Scotlandís First Minister, Nicola Sturgeon, has spoken of her "heartbreak" over the disaster that has unfolded in care homes during the coronavirus pandemic, both across the UK and specifically in Scotland.
Sturgeon, who is also the leader of the pro-independence Scottish National Party (SNP), said the high mortality rate in care homes "will haunt a lot of us for a long time".
Speaking to the BBCís Good Morning Scotland Program, the SNP leader reiterated the scientific view that the coronavirus "spreads faster in institutional settings like care homes".
"We put in place very early on risk assessment of people being admitted to care homes, we put in place guidance around isolation of residents within care home[s] ... But we have to continually review what we did as our knowledge of this virus develops", Scotlandís First Minister said.
To underscore the scale of the tragedy, cases of COVID-19, the disease caused by the coronavirus, have been reported in 60 percent of Scotlandís care homes, with a total of 5,635 residents affected.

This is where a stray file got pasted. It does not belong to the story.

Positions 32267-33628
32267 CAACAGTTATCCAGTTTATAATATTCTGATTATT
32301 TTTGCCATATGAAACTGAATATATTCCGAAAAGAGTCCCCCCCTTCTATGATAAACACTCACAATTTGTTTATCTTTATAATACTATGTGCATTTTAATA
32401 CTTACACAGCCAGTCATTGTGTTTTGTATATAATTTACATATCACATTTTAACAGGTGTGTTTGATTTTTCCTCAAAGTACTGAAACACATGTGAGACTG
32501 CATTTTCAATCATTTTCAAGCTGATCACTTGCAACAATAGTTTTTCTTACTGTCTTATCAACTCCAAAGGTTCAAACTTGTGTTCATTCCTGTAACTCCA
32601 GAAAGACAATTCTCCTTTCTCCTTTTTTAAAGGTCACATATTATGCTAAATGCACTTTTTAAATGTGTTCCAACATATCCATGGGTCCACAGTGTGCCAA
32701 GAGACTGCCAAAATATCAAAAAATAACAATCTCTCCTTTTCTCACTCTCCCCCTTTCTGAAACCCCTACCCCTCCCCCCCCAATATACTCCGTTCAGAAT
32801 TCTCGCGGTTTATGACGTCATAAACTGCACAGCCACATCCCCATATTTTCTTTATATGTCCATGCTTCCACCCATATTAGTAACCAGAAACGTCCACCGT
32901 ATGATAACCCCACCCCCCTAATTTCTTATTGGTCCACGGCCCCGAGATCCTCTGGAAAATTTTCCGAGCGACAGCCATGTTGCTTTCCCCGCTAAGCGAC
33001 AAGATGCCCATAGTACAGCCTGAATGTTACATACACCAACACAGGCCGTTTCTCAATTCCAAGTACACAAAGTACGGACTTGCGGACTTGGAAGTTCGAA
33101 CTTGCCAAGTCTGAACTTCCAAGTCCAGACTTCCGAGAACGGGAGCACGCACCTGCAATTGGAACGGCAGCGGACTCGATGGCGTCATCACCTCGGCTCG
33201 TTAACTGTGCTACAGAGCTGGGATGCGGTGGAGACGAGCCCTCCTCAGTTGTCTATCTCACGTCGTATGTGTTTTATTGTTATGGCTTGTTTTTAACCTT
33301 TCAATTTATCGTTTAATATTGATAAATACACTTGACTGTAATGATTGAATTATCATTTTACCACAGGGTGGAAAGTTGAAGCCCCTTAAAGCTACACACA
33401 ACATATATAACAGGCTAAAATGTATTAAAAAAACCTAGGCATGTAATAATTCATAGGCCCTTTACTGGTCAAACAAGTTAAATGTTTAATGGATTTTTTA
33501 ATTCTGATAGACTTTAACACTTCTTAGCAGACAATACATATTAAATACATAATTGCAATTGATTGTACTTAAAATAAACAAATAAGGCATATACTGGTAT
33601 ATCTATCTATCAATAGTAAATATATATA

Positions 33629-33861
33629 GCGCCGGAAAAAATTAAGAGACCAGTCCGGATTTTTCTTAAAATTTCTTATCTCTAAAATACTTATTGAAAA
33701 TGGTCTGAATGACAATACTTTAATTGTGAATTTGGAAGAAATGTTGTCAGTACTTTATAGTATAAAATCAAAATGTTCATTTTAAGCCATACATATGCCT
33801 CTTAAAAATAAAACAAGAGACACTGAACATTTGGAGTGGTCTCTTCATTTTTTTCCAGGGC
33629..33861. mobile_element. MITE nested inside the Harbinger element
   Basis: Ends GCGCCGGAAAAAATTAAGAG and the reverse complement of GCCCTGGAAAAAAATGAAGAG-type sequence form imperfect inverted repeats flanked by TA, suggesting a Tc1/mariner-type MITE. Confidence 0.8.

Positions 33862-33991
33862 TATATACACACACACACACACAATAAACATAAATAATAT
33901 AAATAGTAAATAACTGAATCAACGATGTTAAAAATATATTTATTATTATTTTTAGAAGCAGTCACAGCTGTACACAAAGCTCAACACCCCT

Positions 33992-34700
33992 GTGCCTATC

On a positive note, Sturgeon proclaimed: "We learn as we go, but at all steps we do what we consider right to protect people from this virus".
That message was reinforced by Scottish health secretary, Jeane Freeman, who said there should be a "review of social care" in Scotland in the wake of the coronavirus crisis, as it had "shone a light" on areas that need to be improved.
Sturgeonís admission of the disaster in Scottish care homes, and her apparent promise to make root and branch reforms to the sector, is being viewed as yet another example of her demonstrating leadership during the pandemic.
By contrast, political leaders in London, notably Prime Minister Boris Johnson, have failed to adequately address the acute crisis in Britainís care homes.
SOURCE: PRESS TV